Late yesterday afternoon Charlotte and I encountered this frisky young buck. I was curious to learn if you could tell the age of a deer by its antlers and found this growth chart on the Animal Diversity Web. Judging by the chart, he appears to be older than six months but younger than 11 months.
This morning on my way out I saw the most gratifying sight. A Red Fox KIT was carrying a captured rabbit in its mouth! Why so happy to see this? Because it means our neighborhood Red Fox family is dispersing, the Mama and Papa fox have taught the kits well, and that the young ones are able to hunt for themselves! The moment was so fleeting I wasn’t able to take a photo but the sighting reminded me that I hadn’t finished posting the last batch of photos from the week with the Good Harbor Beach Red Fox Family.
Face to face encounter with a kit – I was very quietly filming his siblings when I heard a faint scraping/rustling noise behind me and turned to see this curious one, perched on a garage roof above looking down. We were only several feet apart and for many good long moments we were able to examine each other eye to eye before he scampered off the roof. Dad Red Fox
I just want to add for the benefit of people who think Red Fox are a nuisance and may even be a bit frightened by their presence. Red Fox are solitary animals (unless denning). They do not hunt in packs and are about half to two-thirds the size of the Eastern Coyote, also seen in our neighborhoods. Their diet consists largely of small rodents, rabbits, chipmunks, squirrels, fruits, berries, and insects. Generally speaking, they do not go after people’s cats and dogs.
A tremendous plus to having Red Fox in our community is that they are the best hunters of mice and chipmunks, far better than Eastern Coyotes. Chipmunks and mice are the greatest vectors (carriers) of Lyme disease. So the presence of Red Fox is a good thing to help cut down on Lyme and other tick-borne diseases. Because Red Fox compete with Eastern Coyotes for habitat, and because Coyotes eat fox kits, Red Fox are denning closer to human dwellings as they deem it a safer choice than denning where they may encounter a Coyote.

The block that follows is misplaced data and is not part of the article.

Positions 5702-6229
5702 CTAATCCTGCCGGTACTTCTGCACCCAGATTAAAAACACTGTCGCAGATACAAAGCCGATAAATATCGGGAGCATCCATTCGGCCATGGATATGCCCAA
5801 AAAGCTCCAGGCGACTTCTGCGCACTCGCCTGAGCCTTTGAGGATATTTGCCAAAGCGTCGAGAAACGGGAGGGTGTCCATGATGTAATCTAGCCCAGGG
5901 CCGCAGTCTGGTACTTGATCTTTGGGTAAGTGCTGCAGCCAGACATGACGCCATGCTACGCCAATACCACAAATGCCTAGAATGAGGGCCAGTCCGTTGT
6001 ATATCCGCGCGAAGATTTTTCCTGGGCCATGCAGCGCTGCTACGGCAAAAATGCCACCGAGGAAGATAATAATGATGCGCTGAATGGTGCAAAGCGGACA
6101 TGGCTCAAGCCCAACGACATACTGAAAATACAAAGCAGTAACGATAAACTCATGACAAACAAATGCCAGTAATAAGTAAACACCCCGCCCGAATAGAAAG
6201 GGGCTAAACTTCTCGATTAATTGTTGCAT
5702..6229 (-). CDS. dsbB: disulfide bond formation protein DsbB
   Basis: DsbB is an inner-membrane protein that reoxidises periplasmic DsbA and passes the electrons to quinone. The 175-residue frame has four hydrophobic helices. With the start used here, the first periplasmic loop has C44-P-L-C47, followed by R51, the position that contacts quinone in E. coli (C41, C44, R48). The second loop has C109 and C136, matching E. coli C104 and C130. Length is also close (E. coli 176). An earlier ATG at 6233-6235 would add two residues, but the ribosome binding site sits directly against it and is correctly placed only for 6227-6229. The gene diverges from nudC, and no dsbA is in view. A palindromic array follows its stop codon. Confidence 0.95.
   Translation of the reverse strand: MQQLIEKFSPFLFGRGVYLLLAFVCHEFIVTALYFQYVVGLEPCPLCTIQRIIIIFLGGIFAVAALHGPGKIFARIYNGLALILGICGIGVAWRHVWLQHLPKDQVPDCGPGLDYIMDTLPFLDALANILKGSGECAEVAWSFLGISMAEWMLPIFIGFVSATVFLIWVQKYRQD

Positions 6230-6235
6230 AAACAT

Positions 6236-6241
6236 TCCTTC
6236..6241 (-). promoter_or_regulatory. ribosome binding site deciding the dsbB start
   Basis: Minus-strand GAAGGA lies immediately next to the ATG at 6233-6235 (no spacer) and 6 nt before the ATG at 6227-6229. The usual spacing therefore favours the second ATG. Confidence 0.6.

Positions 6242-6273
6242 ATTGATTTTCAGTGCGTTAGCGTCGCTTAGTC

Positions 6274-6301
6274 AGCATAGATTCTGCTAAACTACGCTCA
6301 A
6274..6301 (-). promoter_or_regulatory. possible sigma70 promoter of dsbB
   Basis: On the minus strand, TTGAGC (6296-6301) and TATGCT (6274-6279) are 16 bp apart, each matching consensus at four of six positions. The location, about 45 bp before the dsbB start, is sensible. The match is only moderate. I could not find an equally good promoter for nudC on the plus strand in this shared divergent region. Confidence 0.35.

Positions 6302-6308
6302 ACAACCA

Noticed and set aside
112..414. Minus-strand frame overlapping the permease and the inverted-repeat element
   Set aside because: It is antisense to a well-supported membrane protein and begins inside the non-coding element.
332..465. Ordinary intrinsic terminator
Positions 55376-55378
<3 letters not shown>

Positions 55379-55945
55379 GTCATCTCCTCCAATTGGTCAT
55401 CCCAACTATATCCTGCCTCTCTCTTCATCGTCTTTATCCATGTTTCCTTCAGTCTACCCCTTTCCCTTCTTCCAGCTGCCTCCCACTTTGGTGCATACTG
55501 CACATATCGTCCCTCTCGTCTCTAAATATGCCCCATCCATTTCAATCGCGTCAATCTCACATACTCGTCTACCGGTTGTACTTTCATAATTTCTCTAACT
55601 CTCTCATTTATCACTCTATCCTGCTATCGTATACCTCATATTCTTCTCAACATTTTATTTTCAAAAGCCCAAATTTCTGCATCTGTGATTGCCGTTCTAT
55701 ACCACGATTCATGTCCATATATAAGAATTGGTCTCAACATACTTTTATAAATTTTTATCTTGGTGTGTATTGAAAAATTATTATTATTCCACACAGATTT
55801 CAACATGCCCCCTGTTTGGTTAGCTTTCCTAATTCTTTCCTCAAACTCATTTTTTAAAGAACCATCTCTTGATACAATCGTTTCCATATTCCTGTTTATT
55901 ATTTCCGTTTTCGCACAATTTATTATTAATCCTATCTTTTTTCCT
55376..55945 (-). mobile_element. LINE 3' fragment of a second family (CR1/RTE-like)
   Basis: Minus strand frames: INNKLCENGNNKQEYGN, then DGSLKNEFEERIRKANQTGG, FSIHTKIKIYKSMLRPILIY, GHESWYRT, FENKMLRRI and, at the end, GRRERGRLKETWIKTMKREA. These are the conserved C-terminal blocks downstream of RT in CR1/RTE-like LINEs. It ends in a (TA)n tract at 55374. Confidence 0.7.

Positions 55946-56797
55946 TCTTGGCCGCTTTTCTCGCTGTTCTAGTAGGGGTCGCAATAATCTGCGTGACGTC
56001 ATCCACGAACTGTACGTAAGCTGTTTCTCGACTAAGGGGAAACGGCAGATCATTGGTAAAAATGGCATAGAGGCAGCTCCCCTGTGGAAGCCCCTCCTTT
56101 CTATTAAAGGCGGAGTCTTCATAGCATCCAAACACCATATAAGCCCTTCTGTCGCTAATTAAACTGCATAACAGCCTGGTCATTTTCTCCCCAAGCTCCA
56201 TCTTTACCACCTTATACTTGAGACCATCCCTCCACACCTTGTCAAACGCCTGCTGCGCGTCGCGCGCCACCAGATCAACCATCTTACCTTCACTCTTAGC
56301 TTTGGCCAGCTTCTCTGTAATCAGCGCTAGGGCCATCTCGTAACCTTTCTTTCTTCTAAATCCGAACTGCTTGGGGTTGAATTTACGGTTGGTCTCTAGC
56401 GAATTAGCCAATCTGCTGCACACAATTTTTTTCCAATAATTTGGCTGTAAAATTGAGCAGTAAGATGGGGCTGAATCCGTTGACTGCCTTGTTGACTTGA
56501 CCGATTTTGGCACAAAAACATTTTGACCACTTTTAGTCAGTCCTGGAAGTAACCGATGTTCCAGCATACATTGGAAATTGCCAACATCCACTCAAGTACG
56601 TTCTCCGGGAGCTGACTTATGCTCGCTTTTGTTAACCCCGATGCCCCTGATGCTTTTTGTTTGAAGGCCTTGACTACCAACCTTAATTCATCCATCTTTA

The one drawback to the presence of Red Fox is that they also eat chickens. I am sure. you have heard the phrase don’t allow the ‘fox to guard the henhouse.’ The root of that phrase comes from the fact that unlike many of their competing predators, fox cache their food, meaning they will kill a large number, and then hide the food, which has been known to happen at henhouses.
Here are some fun facts I learned about Red Fox while photographing and filming the Good Harbor Beach fox family –
Red Fox are super fast runners that can reach speeds of nearly 30 miles per hour. And they can also leap more than six feet high!
The Red Fox was originally thought to be introduced from Europe in the 19th century, recent DNA tests have shown that these foxes are indeed native to North America.
To keep warm in winter, the Red Fox uses its bushy tail.
Enjoy any fox sightings, Red or Gray, and please let me know if you are continuing to see them in your neighborhood.
Over the week I spent filming the Red Fox family, the kits became habituated to my presence. I worried about that, worried for the sake of the kits, especially after one incident where I heard a noise behind me and a kit was standing over my head looking down at me, only a mere few feet away. Several weeks later I was walking in the same neighborhood and the sound of hooves running wildly alerted me to a deer running pell mell up the hill, with a kit in hot pursuit. Red Fox adults don’t even take down deer and I wondered if the kit was practicing its hunting skills and also wondered, thinking about my eye to eye encounter with a kit, if I hadn’t looked up when one was looking down at me, if he was planning to pounce on me!
Every morning the dog and vixen brought mouths full of fresh prey to their kits. It was startling to see when an entire nest of baby bunnies was delivered, which one would imagine would be breakfast for all three kits, but was quickly devoured by the first kit in line waiting for breakfast.
As the season progressed, some early mornings we would see the foxes make several trips across the beach, always with a large rabbit, or two, clutched tightly in it jaws on the return trip.
The Red Fox adults left dead small mammals all around the family’s home base, I think to encourage the youngsters to begin hunting on their own.
My favorite few moments of filming was on a particularly beautiful morning when Dad was acting very chill. He had delivered breakfast, licked one of the kits clean, and was relaxing on the grassy knoll. The kit playfully surprise attacked him, coming in from behind and pouncing with an open jaw. It was beautiful to watch this familial scene with the Red Fox family unfold and is a moment I won’t soon forget.
Here are a few more photos. I have another batch, the last day with the Fox Family and will try to find the time to post next week.